It's the time of year when many people are able to secure some downtime, relaxing with family and friends and reflecting on the year that was.
But anti-domestic violence advocates suggest that, for some, family stresses over a short period of time can be a risk factor for violent offending.
Domestic Violence NSW CEO Joanne Yates has given a sobering insight into domestic violence incidents in the festive season, saying that domestic violence incidents increase nine-fold around New Year's and double around Christmas.
“Over the holiday period, the real spike is around New Year's Eve so we see violent offending up to nine times higher than what it usually is at other times across that whole holiday period," Yates told 7NEWS.com.au.
“That’s the same with domestic assaults as well.”
Violent offending spikes dramatically between 9pm and midnight on New Year's Eve and early on New Year's Day between midnight and 3am, according to statistics from the NSW Bureau of Crime Statics and Research (BOCSAR).
Yates said the intense period of increased family stress over a short period of time plays its part in domestic assaults at the end of the year, among other factors.
“It's a great time of family stress, both in terms of emotional stress, psychological burdens, impost on families of additional financial impositions of preparing for Christmas," she said.
Increase in assaults
Overall in NSW, domestic violence-related assaults have been steadily increasing for the past decade, at an average rate of 1.9 per cent a year - a trend that Yates says is "extremely concerning".
"DVNSW is particularly concerned that the rate of homicide has not fallen and that still, one woman a week is murdered by her partner or former partner," she said.
From January to September this year, 22,594 domestic violence-related assaults were recorded, according to BOCSAR.
“We actually think it's about men being a little bit more aware about the behaviour traits that they're exhibiting and the kinds of things that might give rise to their violent behaviour," Yates said.
"So we would think that minimising access to alcohol, trying to stay a bit calmer on the day, watching what you spend your money on, watching how much you gamble.
'It's a great time of family stress, both in terms of emotional stress, psychological burdens.'
"There are ways that women, of course, can protect themselves and that is, if you leave to get out of home, make sure that you do that in a way which is safe to you.
"So alert your other family members if that's a safe thing to do."
Yates said victims should find a safe place to go in the event of violence, even if it is just for a few hours.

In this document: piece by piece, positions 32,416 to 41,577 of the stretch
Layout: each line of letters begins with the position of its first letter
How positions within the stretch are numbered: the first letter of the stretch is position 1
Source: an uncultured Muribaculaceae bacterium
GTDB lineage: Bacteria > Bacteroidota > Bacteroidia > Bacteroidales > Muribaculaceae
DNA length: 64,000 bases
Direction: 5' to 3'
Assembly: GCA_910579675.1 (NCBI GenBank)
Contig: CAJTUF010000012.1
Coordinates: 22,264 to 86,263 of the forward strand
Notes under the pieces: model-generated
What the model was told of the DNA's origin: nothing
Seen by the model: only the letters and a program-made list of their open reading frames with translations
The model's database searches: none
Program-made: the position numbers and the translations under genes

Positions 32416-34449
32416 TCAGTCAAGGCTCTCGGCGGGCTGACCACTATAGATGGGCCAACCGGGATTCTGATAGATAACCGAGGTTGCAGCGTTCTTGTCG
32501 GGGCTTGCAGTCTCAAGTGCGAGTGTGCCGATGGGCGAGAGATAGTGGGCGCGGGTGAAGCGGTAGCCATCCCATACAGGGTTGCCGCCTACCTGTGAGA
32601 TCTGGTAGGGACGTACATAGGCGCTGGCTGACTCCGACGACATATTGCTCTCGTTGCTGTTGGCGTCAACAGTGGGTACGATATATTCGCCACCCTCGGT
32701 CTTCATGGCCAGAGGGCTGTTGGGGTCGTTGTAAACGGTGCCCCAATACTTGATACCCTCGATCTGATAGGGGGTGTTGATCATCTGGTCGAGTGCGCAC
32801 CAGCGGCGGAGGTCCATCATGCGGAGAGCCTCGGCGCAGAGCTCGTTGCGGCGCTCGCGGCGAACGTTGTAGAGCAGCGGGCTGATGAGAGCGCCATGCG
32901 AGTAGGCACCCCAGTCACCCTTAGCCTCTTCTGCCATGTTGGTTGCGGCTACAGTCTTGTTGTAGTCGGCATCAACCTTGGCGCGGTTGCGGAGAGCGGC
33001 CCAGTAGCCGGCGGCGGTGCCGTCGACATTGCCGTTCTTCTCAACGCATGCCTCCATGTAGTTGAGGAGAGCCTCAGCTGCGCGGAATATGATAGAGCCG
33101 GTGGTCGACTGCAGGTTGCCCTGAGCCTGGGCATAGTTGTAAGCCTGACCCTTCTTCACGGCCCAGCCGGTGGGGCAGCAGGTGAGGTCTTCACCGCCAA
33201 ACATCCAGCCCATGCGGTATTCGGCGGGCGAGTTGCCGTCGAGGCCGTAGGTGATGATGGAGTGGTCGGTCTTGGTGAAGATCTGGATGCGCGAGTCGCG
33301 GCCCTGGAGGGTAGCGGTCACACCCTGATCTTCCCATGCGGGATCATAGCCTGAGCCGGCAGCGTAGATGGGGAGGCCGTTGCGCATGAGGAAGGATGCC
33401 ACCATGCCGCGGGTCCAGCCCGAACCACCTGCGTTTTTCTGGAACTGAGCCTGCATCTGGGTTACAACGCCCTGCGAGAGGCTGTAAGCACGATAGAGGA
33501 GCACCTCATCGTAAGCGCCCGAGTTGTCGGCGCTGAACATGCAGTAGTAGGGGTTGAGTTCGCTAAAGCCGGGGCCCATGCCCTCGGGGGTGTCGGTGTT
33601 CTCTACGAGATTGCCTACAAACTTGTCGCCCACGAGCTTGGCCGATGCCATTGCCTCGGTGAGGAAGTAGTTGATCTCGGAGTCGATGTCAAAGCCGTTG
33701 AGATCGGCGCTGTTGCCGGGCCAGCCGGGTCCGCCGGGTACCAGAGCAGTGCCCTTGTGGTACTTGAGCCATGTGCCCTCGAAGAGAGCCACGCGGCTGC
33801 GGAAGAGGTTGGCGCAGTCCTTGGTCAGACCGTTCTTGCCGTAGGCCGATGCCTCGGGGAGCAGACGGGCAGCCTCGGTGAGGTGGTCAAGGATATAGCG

Other NSW authorities reminded victims of domestic and family violence that help is available.
NSW Attorney-General Mark Speakman last week said he wanted victims and survivors to speak out and seek help.
He also urged perpetrators to seek help "because police will come knocking on your door" and urged neighbours, co-workers and loved ones to contact Crimestoppers with domestic violence concerns.
NSW Police Assistant Commissioner Mark Jones said perpetrators had been put on notice that their behaviour wasn't acceptable.
"We'll be doing apprehended domestic violence order compliance checks, we'll be knocking on doors of the victims making sure they are safe, knocking on the perpetrators' doors as well, reminding them they are to be held accountable," Jones told reporters.
"The police are doing whatever we can to work with our government and non-government sources to assist."
Yates also said recent alleged domestic violence incidents in NSW were devastating.
On Monday, a 70-year-old man was charged with two counts of causing domestic-violence related grievous bodily harm with intent after allegedly intentionally causing a car crash.
The man and two female passengers were injured when the Toyota Hilux they were travelling in swerved across lanes in Campbelltown and crashed into a wall, police said.
Late last month, a woman’s body was found in a freezer in a Pymble unit, with her husband alleged to have killed her before fleeing the country with their children to China.
“I think those, those two (incidents) are really about highlighting the worst level of physical violence against women," Yates said.
If you or someone you know is impacted by sexual assault, domestic or family violence, call 1800RESPECT on 1800 737 732 or visit 1800RESPECT.org.au.
In an emergency, call 000.